A study of contemporary drama: Continental, British, and American, including history and development, critical theory and literary evaluation. This course will focus on the more recent writers, including the absurdists, with special attention to experimental drama. Students will make in-class presentations and submit papers requiring research and bibliographical work.

ENGLISH 5564 Medieval Methods & Paleography Credits: 3

This course examines the methodology and historiography of Medieval Studies. Through an introduction to paleography, the study of medieval handwritings, it prepares students for advanced work in Medieval and Renaissance studies. Using an interdisciplinary approach, this course will examine the historical and cultural settings for medieval texts, their physical form and production, as well as the tradition of textural transmission in the medieval world. In addition to gaining familiarity with the many different types of primary sources, such as literary, artistic, legal, and notarial sources, students will be exposed to methods for practical archival work in various European nations.

Prerequisites: First Year Latin.

Cross Listings: HISTORY 5583.

ENGLISH 5565 Studies In Modern Novel Credits: 3

An intensive study of no more than three major 20th- century novelists. The content of the course will change depending on the instructor. Students will make in-class presentations and submit papers requiring research and bibliographical work.

ENGLISH 5566CA Cluster Course: Images Of The Human Body In The Renaissance Credits: 3

Focusing on Renaissance conceptions of the human body, this cluster treats the following topics as they are reflected in Renaissance literature, art, astrology, astronomy, biology, anatomy, medicine, and politics: A) The dignity of the human body B) Microcosm and macrocosm. C) The human body and the heavens D) Stranger manifestations: freaks and beasts E) The humors F) Disorders of the human body G) The body politic H) The human body as an object of study.

ENGLISH 5566CF Courts And Culture In The Middle Ages Credits: 3

This cluster course offers an interdisciplinary approach to the study of the Middle Ages, focusing on medieval cultures in Europe. Arranged around a series of themes, the cluster will read a variety of documentary and literary texts to investigate not only the "high culture" of the courts but also the interactions of people from various social backgrounds in Western Europe.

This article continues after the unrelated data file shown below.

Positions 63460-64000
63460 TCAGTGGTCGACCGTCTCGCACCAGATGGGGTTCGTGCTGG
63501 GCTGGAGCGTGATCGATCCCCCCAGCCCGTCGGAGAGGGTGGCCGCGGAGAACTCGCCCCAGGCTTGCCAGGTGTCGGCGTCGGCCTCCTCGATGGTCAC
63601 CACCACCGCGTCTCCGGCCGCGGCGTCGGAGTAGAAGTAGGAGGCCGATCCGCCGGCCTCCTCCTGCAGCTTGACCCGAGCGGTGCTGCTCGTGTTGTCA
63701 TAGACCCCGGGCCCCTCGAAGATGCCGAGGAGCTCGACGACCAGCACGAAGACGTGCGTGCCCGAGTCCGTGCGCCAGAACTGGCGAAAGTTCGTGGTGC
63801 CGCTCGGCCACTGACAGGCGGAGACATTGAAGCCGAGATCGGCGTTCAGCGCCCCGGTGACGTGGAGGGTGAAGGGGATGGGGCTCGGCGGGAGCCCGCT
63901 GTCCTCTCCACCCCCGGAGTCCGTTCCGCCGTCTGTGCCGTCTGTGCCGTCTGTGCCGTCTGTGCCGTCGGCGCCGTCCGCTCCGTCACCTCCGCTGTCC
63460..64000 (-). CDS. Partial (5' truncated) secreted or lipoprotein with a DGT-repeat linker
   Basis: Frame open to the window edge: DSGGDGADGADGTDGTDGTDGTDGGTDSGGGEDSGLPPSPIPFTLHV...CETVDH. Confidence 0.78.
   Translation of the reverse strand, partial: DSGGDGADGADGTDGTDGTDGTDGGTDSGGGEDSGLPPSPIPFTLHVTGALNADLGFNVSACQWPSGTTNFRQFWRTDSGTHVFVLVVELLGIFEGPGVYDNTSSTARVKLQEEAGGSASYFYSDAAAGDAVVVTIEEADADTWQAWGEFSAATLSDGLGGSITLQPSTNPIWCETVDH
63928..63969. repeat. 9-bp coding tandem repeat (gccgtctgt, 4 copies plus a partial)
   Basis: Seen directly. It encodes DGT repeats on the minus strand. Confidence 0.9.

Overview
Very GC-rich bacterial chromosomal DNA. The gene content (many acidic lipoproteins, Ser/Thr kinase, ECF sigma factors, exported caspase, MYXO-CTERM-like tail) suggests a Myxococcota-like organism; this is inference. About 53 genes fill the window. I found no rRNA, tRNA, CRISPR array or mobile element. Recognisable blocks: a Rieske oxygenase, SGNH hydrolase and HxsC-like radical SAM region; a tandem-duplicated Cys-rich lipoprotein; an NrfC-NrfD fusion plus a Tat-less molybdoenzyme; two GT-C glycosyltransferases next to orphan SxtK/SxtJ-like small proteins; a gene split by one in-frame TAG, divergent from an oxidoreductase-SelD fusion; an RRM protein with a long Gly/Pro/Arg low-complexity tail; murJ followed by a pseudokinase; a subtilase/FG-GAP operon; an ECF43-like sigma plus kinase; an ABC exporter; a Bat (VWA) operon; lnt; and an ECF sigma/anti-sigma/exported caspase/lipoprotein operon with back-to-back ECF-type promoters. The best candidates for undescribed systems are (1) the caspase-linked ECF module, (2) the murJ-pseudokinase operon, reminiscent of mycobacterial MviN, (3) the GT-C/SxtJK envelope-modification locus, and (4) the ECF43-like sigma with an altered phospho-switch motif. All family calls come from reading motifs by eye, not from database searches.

ENGLISH 5575 Advanced Creative Writing: Creative Nonfiction Credits: 3

This course is devoted to the study and crafting of the personal essay. Students will explore - and - practice many different varieties of this diverse form. Whether in the guise of aesthetic appreciation, cultural critique, personal history, political reportage, or travelogue, our course readings are first and foremost PERSONAL narratives, both troubled and enriched by their subjectivity (the essay's ' I '). Students will study the many challenges particular to this form (most of which concern notions of truth, and its rendering) and strive to overcome them as they create vivid personal narratives of their own.

ENGLISH 5582 European Literature: 18th Century Credits: 3

The 18th-century course will focus on a representative sampling from authors such as Corneille, Racine, Moliere, Voltaire, Prevost, La Bruyere, La Rochefoucauld, Montesquieu, Diderot, Rousseau, Schiller, Goethe, and Grimmelshausen. Students will make in-class presentations and submit papers requiring research and bibliographical work.

ENGLISH 5591 Research In Selected Fields Credits: 1-3

Individual study under the direction of a senior member of the department, leading to the writing of a formal or scholarly paper. May be repeated for credit.

ENGLISH 5598A MFA Thesis Credits: 3-6

Under the guidance of a graduate MFA faculty member, students completing the MFA must complete and orally defend a publishable or producible manuscript. May be repeated for a maximum of six hours credit.

ENGLISH 5599 Research And Thesis Credits: 1-9

A student, with permission of the graduate committee, may write a thesis for 3 hours credit.

ENGLISH 5600 Introduction To Doctoral Study In English Credits: 3

Introduction to research skills necessary for doctoral work, particularly for writing the thesis; attention will be paid both to traditional skills such as bibliography and to computer skills.

ENGLISH 5601 Culminating Experience in Literature Credit: 1

Under the guidance of a graduate faculty member in English, students following the program of study in Literature must revise and orally defend a 20-30 page paper in Literature on a pass/no pass basis.

ENGLISH 5602 Culminating Experience in Language & Literature Credit: 1

Under the Guidance of a graduate faculty member in English, Students following the program of study in Language & Literature must revise and orally defend a 20-30 page paper in Language & Literature on a pass/no pass basis.

ENGLISH 5603 Culminating Experience in Manuscript, Print Culture, & Editing. Credit: 1

Under the guidance of a graduate faculty member in English, students following the program of Study in Manuscript, Print Culture, and Editing must revise and orally defend a 20-30 page paper in Manuscript, Print Culture, and Editing on a pass/no pass basis.

ENGLISH 5650 Doctoral Seminar Credits: 3

ENGLISH 5691 Doctoral Research In Selected Fields Credits: 3

Individual study under the direction of a senior member of the department leading to the writing of a formal or scholarly paper. May be repeated for credit.

ENGLISH 5699 Research And Dissertation Credits: 1-15

Research and preparation for the doctoral dissertation.

ENGLISH 5899 Required Graduate Enrollment Credit: 1